Spiegelman introduces us to his new series character, a doctor who keeps his Skid Row clinic afloat by making “house calls” with his mercenary pal to the rich, famous, and criminal, who don’t need anything reported on medical records. A very interesting, complex hero, and an interesting look at L.A.

97812500099688. Murder At The 42nd Street Library by Con Lehane

In Murder at the 42nd Street Library, Con Lehane introduces us to another great new character, Raymond Ambler, Curator of the Crime Fiction Collection for the New York Public Library and amateur sleuth. A satisfying mystery with a lived-in, warm look at friendship and a worker’s look at New York.

97819438181749.City of Rose & South Village by Rob Hart

The seconds and third installments following unlicensed private eye Ash McKenna takes him to two very different places, tracking down a stripper’s daughter in Portland and a solving a murder on his friend’s Georgia commune, charting a progression of a broken man putting the pieces of himself together. Plot and character meld seamlessly into this compelling tale of a lone hero who feels he can not be a part of the society he helps.

978076537485110. Night Work by David C Taylor

This follow up to veteran screenwriter David C. Taylor’s debut, Night Life, has police detective Michael Cassidy protecting Castro during his famous New York visit. Taylor makes the city and period a living, vibrant thing coming off the page.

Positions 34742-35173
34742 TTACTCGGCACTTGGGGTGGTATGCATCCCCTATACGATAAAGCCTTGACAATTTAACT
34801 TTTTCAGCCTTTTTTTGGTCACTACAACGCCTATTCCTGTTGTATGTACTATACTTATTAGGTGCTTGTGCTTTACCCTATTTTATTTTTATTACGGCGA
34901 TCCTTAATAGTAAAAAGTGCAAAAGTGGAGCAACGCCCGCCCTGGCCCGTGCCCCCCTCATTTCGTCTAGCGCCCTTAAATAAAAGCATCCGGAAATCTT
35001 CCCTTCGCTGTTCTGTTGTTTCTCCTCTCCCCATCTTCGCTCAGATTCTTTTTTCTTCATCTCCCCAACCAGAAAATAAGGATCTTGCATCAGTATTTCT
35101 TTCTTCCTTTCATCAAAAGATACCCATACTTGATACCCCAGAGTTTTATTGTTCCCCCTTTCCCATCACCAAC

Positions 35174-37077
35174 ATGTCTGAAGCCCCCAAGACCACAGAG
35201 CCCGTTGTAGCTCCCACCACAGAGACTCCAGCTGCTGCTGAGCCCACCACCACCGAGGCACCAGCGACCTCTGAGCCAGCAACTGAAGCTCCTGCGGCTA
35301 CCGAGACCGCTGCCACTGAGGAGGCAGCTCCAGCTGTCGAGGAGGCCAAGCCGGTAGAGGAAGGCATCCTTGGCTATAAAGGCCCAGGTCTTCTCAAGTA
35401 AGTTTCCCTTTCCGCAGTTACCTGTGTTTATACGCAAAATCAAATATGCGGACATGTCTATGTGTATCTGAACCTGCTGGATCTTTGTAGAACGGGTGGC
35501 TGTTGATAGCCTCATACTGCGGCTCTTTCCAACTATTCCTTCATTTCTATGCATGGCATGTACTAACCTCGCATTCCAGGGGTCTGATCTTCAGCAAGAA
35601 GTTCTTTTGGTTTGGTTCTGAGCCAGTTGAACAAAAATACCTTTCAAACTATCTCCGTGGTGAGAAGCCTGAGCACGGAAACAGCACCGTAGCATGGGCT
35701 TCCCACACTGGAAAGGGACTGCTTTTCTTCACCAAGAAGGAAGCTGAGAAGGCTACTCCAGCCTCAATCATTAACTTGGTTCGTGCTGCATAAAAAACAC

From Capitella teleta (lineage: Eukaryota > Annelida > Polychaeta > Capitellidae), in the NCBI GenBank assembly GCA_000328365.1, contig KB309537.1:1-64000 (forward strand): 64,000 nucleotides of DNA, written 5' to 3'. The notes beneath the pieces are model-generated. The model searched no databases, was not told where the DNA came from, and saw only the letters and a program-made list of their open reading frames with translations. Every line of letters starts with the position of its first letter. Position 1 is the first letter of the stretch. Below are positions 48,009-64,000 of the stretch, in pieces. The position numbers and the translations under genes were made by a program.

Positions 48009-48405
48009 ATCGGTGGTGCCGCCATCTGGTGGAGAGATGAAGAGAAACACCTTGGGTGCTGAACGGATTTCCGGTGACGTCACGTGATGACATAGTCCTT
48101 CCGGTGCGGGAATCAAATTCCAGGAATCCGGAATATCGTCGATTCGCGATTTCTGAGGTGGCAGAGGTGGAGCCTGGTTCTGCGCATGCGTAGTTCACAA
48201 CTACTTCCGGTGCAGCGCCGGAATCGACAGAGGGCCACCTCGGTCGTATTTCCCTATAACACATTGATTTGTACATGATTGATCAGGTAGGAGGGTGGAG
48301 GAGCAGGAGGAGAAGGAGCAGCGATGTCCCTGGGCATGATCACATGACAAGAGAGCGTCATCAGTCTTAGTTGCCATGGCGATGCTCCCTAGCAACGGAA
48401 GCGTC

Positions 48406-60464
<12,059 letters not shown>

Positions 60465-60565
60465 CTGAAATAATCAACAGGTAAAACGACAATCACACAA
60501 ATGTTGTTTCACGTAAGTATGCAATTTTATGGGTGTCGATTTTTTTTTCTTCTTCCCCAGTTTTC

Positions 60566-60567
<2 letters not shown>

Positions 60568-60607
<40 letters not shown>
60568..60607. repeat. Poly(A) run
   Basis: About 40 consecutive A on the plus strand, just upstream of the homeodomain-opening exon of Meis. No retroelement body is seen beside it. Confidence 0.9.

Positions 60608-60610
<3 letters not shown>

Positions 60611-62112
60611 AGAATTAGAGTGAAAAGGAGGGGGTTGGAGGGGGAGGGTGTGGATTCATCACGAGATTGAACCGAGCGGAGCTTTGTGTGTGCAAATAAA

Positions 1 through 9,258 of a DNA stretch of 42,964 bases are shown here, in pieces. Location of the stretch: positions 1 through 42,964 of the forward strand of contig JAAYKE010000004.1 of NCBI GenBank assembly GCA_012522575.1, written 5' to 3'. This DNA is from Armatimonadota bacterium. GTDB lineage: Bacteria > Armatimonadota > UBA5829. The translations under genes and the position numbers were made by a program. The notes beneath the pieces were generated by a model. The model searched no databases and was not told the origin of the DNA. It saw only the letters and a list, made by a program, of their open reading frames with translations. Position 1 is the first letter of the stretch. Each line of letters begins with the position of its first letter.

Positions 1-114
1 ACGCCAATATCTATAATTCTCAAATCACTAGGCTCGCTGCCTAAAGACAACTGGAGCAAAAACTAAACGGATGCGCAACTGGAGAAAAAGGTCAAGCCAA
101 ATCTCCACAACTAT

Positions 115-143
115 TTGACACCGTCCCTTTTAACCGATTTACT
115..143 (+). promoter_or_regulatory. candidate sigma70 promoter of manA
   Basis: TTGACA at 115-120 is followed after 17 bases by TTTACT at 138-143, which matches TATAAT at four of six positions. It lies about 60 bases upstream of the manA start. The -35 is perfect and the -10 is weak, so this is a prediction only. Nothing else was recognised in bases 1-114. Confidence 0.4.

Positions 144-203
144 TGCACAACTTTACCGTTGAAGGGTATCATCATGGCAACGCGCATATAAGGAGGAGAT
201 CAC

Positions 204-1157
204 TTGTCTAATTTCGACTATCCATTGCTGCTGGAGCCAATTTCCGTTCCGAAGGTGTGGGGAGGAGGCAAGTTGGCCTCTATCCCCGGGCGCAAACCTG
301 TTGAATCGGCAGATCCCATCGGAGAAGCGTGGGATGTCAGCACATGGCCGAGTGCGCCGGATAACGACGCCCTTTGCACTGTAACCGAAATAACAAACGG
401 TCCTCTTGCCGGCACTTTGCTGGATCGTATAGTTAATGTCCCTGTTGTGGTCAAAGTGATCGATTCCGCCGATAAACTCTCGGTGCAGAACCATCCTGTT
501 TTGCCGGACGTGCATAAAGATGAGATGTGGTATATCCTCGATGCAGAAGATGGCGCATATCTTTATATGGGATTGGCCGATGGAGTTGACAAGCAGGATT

11. Shot In Detroit by Patricia Abbott9781940610825

This story about a photographer who gets obsessed with a project involving young black men challenges us at every turn about race, class, and art and crime fiction itself. It is a book where the author complements the reader by assuming you are as intelligent and open to difficult topics as she is.

978098913299212. Genuinely Dangerous by Mike McCrary and Kiss The Devil Goodnight by Jonathan Woods

Two dark wild rides through a pulp hell that is pure Heaven for crime fiction fans. if Barry Gifford was still running Black Lizard he would have signed these guys up.

Crime Fiction Friday: “The Writer’s End” by Jonathan Woods

Jonathan Woods comes to BookPeople to speak and sign his latest romp, Kiss the Devil Good Night, on Sunday, November 20, at 5 PM. He’ll be joined by Ben Rehder and Lance Hawvermale. Thanks to Jonathan for sending along a crazy crime fiction Friday to get us all psyched for the event, and thanks to Dahlia for her beautiful, bloody illustrations!


The Writer’s End: A Key West Story

By Jonathan Woods

Illustrated by Dahlia Woods

Sitting on the porch of a white frame house dating from the 19th Century in Old Town Key West, the writer writes. He wears white cotton shorts, his pale linen shirt unbuttoned. With one hand he accidentally brushes back his thinning apricot-colored hair.

Read More »

Bad Boys and Tough Cookies: MysteryPeople Q&A with Jonathan Woods

  • Interview by Crime Fiction Coordinator Scott Montgomery